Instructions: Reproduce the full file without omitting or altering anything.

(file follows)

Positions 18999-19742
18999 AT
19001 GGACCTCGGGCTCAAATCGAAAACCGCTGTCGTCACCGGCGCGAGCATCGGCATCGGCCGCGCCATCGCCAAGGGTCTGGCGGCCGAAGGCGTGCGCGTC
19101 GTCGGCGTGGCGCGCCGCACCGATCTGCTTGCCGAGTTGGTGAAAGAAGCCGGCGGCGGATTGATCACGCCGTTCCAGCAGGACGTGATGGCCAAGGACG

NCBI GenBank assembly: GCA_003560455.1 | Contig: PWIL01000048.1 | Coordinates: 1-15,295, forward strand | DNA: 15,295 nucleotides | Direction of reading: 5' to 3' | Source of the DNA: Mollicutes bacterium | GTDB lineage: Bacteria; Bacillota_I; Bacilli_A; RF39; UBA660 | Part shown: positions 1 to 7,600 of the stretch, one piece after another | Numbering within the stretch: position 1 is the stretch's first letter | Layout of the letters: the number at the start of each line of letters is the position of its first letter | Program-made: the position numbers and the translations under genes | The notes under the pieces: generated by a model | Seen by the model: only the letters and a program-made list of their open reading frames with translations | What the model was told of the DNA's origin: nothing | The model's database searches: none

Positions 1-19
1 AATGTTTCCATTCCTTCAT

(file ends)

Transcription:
Positions 18999-19742
18999 AT
19001 GGACCTCGGGCTCAAATCGAAAACCGCTGTCGTCACCGGCGCGAGCATCGGCATCGGCCGCGCCATCGCCAAGGGTCTGGCGGCCGAAGGCGTGCGCGTC
19101 GTCGGCGTGGCGCGCCGCACCGATCTGCTTGCCGAGTTGGTGAAAGAAGCCGGCGGCGGATTGATCACGCCGTTCCAGCAGGACGTGATGGCCAAGGACG

NCBI GenBank assembly: GCA_003560455.1 | Contig: PWIL01000048.1 | Coordinates: 1-15,295, forward strand | DNA: 15,295 nucleotides | Direction of reading: 5' to 3' | Source of the DNA: Mollicutes bacterium | GTDB lineage: Bacteria; Bacillota_I; Bacilli_A; RF39; UBA660 | Part shown: positions 1 to 7,600 of the stretch, one piece after another | Numbering within the stretch: position 1 is the stretch's first letter | Layout of the letters: the number at the start of each line of letters is the position of its first letter | Program-made: the position numbers and the translations under genes | The notes under the pieces: generated by a model | Seen by the model: only the letters and a program-made list of their open reading frames with translations | What the model was told of the DNA's origin: nothing | The model's database searches: none

Positions 1-19
1 AATGTTTCCATTCCTTCAT